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Hydrology and Earth System Sciences An interactive open-access journal of the European Geosciences Union
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Discussion papers
© Author(s) 2019. This work is distributed under
the Creative Commons Attribution 4.0 License.
© Author(s) 2019. This work is distributed under
the Creative Commons Attribution 4.0 License.

Research article 23 Apr 2019

Research article | 23 Apr 2019

Review status
This discussion paper is a preprint. It is a manuscript under review for the journal Hydrology and Earth System Sciences (HESS).

High-resolution hydrometeorological modelling of the June 2013 flood in southern Alberta, Canada

Vincent Vionnet1, Vincent Fortin2, Etienne Gaborit3, Guy Roy2, Maria Abrahamowicz2, Nicolas Gasset3, and John W. Pomeroy1 Vincent Vionnet et al.
  • 1Centre for Hydrology, University of Saskatchewan, Saskatoon, SK, Canada
  • 2Environmental Numerical Research Prediction, Environment and Climate Change Canada, Dorval, QC, Canada
  • 3Environmental Numerical Prediction Development, Meteorological Service of Canada, Environment and Climate Change Canada, Dorval, QC, Canada

Abstract. From June 19 to June 22, 2013, intense rainfall and concurrent snowmelt led to devastating floods in the Canadian Rockies, foothills and downstream areas of southern Alberta and southeastern British Columbia. The complexity of the topography in the mountain headwaters, presence of snow at high elevations and other factors challenged hydrological forecasting of this extreme event. In this study, the ability of the Global Environmental Multi-scale hydrological modelling platform (GEM-Hydro), running at a 1-km grid spacing, to simulate hydrometeorological conditions in several Alberta rivers during this event is assessed. Four quantitative precipitation estimation (QPE) products were generated using the Canadian Precipitation Analysis (CaPA) system by varying (i) station density and (ii) horizontal resolutions (10, 2.5 and 1 km) of the GEM precipitation background. CaPA at 2.5 and 1 km including all available stations in the headwaters provided the most accurate estimation of intensity and total amount of precipitation during the flooding event. Using these products to drive GEM-Hydro, it is shown that QPE accuracy dominates the ability to predict flood volumes. Initial snow conditions also represent a large additional source of uncertainty. Default GEM-Hydro simulations starting with almost no snowpack at high-elevations led to a systematic underestimation of flood volume and peak flow. Gridded estimates of snow water equivalent from the Snow Data Assimilation System (SNODAS) were also considered. They led to contrasting abilities to simulate flood discharge volumes and a consistent overestimation in the headwater catchments, illustrating the strong need for a reference snow product in the mountains of Western Canada. Finally, GEM-Hydro did not predict peak flow timing and hydrograph shape well. Model sensitivity tests show that it could be improved by adjusting the Manning coefficients, suggesting the need to revisit the routing parameters. There may be a need to include water management effects on flood hydrographs as well. These results will guide the development of GEM-Hydro as a hydrological forecasting system in Western Canada.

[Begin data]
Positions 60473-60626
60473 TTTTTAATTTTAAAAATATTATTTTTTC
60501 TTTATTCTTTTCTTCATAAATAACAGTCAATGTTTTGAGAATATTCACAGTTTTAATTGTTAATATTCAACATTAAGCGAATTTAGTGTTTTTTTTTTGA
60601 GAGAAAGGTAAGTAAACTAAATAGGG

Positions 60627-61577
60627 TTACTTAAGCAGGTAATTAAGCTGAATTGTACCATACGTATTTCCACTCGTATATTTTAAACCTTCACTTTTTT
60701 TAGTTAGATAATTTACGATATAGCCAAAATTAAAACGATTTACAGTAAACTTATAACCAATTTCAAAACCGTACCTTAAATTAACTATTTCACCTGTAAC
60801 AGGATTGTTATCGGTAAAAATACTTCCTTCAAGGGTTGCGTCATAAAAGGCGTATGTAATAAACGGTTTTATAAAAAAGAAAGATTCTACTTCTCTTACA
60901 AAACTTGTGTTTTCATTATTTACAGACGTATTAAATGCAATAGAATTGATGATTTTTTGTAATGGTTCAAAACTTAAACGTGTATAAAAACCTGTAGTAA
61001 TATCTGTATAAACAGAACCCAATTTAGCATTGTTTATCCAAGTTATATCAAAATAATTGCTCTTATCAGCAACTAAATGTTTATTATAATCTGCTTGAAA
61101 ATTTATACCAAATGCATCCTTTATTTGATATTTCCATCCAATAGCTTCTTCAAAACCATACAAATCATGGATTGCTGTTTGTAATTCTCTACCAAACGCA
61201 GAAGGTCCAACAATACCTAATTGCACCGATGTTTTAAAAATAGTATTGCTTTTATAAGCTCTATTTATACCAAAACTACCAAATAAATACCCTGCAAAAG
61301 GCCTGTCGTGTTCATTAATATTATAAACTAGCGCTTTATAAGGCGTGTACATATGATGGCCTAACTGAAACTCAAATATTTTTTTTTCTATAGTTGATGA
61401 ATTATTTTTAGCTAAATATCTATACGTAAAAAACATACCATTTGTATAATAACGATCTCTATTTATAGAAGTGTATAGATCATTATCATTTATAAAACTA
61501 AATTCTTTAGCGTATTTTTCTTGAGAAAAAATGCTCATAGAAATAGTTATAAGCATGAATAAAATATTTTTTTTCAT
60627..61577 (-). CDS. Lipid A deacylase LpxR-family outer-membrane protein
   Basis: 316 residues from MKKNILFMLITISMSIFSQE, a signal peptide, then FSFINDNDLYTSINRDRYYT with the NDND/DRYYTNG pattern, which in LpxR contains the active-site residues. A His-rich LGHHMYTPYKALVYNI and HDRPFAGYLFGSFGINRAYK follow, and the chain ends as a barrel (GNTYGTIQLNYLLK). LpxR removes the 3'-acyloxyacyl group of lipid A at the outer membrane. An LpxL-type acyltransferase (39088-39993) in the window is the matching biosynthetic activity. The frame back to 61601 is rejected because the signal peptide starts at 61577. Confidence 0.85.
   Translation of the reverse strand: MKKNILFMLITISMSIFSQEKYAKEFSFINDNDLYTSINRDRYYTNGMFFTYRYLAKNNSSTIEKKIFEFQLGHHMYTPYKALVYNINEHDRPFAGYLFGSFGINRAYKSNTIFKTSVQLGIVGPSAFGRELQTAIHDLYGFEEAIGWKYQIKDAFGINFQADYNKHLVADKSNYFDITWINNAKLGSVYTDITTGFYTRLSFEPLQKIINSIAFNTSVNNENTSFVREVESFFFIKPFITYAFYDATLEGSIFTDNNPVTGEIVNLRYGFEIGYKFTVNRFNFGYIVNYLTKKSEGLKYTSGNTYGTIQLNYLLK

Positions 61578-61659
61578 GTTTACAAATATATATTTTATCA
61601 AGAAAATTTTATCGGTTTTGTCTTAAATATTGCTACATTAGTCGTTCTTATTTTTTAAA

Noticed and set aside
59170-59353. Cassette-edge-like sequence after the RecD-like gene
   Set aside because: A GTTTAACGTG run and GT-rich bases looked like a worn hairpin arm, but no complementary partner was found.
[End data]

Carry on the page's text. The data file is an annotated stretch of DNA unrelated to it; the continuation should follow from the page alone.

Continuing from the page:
Vincent Vionnet et al.
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Status: open (extended)
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Vincent Vionnet et al.
Data sets

A multi-scale meteorological dataset of the June 2013 flood in Southern Alberta, Canada V. Vionnet, V. Fortin, E. Gaborit, G. Roy, M. Abrahamowicz, N. Gasset, and J. W. Pomeroy

Vincent Vionnet et al.
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Short summary
This study investigates the ability of the GEM-Hydro modelling platform to simulate hydrometeorological conditions during the 2013 Alberta Flood in Canada. New precipitation datasets at kilometre scale provided the best estimate of cumulative and extreme values of precipitation in the mountain headwaters, translating into improved hydrological simulations. Results also show the importance of accurate initial snow conditions for accurate spring and early summer flood simulation in this region.
This study investigates the ability of the GEM-Hydro modelling platform to simulate...